Today is Black Friday, that infamous day in consumer culture marked by deep discounts, long lines, and equal demonstrations among Americans of civility and barbarity. Although I am not in a position to offer you flat screen TVs, flannel sheet sets, or iPhones at incredibly low prices, I do want to partake in the spirit of the season and give you something for nothing.
Thus, in today’s (free!) post, I’ll be sharing some great writing advice from a celebrity guest (!), William Safire and my tips as a writing tutor.
A distinguished novelist, commentator, and speechwriter to Nixon and Spiro Agnew, Bill Safire also wrote for the New York Times for over thirty years, contributing his insights and analysis to a political column in the paper and to his famous series On Language in the Magazine. Safire has become, in the mythos of the modern media, something of a High Priest of Rhetoric.
Below, in bold at the start of each paragraph, you’ll find some of his most famous bits of advice on writing, with my subsequent – and paltry in comparison – glosses and explications:
Writing Tip 1: "Have a definite opinion."The best writing not only uses clear and impactful language, but also makes lucid and cogent arguments. It is not enough to write with snappy style; one must also take a visible stand. An argument that is unsure of its claims is like a lost dog, wandering from place to place with a mixture of curiosity and panic. Don’t write like a lost dog. Work out your positions in advance, anticipate counterarguments, concretize your thesis. Write from a position of genuine conviction, and your work will be all the stronger for it.
Writing Tip 2: “Never assume the obvious is true.”
One of the biggest pitfalls of argumentative writing is assuming that readers and writers approach arguments identically. The way that a set of claims forms in your head is, woefully, never the way that a reader will understand them, reading your work. It is dangerous to assume that your readers can make all of the connections that you have made, at exactly the same speed on the page or off of it. And equally dangerous is to assume that your conclusions are automatically right. Good writing is careful writing, and much care must be taken to craft arguments from evidence easily and methodically demonstrated to your readers. Do not skip steps in arguing from Point A to Point C, and most importantly, research Point C rigorously to make sure that it has real ground to stand on. Just because something makes abundant sense to you does not mean that the rest of the world agrees – or can even see your point.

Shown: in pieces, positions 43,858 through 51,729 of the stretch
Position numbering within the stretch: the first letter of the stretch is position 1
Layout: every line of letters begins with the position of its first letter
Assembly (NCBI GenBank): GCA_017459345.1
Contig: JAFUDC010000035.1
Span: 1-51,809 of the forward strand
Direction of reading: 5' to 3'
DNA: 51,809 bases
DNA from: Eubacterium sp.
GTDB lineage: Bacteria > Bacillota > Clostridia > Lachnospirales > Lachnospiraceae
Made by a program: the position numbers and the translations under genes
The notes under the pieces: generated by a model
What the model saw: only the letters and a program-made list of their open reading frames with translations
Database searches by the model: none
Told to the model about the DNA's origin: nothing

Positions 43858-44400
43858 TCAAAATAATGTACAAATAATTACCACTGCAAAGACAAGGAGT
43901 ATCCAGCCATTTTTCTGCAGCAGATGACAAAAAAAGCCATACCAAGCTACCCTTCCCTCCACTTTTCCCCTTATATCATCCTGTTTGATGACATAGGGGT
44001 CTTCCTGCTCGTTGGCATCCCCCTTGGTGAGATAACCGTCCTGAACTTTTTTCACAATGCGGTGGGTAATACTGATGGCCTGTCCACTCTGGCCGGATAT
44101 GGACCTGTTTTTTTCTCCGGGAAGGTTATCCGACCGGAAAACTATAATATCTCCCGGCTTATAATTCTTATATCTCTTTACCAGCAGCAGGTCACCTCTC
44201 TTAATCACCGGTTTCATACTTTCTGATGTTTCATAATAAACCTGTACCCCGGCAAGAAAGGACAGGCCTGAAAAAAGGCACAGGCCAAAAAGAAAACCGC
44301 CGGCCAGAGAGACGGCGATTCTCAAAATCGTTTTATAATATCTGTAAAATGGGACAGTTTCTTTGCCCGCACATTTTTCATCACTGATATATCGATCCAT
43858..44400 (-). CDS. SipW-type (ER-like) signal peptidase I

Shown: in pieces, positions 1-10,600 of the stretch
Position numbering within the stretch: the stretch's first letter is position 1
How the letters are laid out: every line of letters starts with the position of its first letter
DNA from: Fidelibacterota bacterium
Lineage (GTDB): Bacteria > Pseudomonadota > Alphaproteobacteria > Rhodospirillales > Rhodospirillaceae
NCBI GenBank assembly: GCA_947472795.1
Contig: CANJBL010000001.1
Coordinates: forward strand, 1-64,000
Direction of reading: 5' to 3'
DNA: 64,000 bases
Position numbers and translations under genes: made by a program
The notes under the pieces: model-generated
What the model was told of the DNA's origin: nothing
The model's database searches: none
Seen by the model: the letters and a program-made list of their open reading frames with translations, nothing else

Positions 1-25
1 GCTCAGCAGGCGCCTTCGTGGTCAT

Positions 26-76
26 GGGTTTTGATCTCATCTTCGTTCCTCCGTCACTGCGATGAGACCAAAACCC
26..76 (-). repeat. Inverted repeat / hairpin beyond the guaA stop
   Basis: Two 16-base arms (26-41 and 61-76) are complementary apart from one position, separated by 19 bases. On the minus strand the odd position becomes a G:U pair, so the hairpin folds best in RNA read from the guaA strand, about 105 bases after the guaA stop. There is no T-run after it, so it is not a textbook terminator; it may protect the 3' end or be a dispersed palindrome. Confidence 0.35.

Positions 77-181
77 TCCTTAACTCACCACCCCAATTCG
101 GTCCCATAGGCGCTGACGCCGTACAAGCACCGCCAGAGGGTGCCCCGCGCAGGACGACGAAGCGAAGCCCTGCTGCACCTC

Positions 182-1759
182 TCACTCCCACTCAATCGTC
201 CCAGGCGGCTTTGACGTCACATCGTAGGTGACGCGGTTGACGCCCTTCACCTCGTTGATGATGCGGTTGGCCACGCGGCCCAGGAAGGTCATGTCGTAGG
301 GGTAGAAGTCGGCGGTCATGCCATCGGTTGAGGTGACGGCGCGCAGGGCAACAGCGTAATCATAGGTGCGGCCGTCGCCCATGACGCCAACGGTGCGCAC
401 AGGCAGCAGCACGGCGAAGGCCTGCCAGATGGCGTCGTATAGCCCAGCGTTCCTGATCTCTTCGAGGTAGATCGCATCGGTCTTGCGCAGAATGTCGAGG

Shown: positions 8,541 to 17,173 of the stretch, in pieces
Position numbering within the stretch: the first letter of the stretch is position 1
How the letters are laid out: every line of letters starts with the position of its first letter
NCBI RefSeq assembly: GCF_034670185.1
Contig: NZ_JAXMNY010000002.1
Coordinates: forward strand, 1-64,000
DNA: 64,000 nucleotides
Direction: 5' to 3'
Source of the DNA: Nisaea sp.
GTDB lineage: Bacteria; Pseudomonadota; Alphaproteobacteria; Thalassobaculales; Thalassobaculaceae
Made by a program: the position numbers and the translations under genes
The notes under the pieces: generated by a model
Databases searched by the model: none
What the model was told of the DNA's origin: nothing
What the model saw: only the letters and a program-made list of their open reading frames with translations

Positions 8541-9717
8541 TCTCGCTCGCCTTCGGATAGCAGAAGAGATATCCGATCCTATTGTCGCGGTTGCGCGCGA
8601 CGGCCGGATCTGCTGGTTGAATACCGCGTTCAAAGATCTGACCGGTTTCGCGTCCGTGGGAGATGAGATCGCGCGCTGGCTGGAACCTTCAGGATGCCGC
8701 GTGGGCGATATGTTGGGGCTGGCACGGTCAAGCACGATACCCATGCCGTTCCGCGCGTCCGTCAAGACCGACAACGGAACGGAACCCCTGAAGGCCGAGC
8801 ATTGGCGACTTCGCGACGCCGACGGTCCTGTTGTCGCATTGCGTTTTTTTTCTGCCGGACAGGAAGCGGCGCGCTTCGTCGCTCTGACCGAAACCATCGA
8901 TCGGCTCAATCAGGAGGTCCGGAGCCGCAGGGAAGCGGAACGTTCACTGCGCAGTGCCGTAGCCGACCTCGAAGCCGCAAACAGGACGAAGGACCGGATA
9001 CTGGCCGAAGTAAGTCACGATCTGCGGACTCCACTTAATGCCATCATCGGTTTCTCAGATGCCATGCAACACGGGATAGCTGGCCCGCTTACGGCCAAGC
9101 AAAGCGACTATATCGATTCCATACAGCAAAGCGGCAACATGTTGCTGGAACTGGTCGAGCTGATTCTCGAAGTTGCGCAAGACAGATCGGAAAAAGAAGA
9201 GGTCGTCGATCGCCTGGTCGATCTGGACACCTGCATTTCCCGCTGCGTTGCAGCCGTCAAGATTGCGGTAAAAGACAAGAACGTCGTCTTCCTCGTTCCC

Writing Tip 3: “If you re-read your work, you can find on re-reading a great deal of repetition can be avoided by re-reading and editing.”
Perhaps the single most important rule for generating writing that will be read by others: Nothing in the world substitutes for careful proof-reading. Whether you are writing a text message or a dissertation, editing and revising is essential. Otherwise, you’ll sound like a mocking Safire did in this very funny demonstration of a very unfunny problem.
Writing Tip 4: “Last, but not least, avoid clichés like the plague.”
Everyone has heard the old adage and perennial defense that clichés are so popular because they are true. That may be a fair argument for proving the staying power of certain stereotypes and idioms, but it does not compete with the power of inventive and personal writing. The English language contains such a vastness of riches that it comes across as genuinely doleful when stylistic step-skipping is substituted for eloquence and originality. Anyone who has ever read a checkout aisle romance can recognize that over-writing is a problem. But under-writing is equally irksome, and an abundance of clichés can contribute to the trouble. The best writing comes across like a fresh bowl of Rice Krispies, filled with snap, crackle, and pop. Loading your writing with hackneyed turns of phrase will also load it down, adding weight but not flavor. Take that same helping of cereal and leave it in the sun for three hours. The soggy mush that clings to the bottom of the bowl is your essay with its clichés intact.
The holidays are about festive times with family and friends, but they also signal the ends of semesters, financial quarters, and application periods. So, for whatever writing you find yourself doing right now, be sure to reflect on the above bits of wisdom and enjoy these writing tips!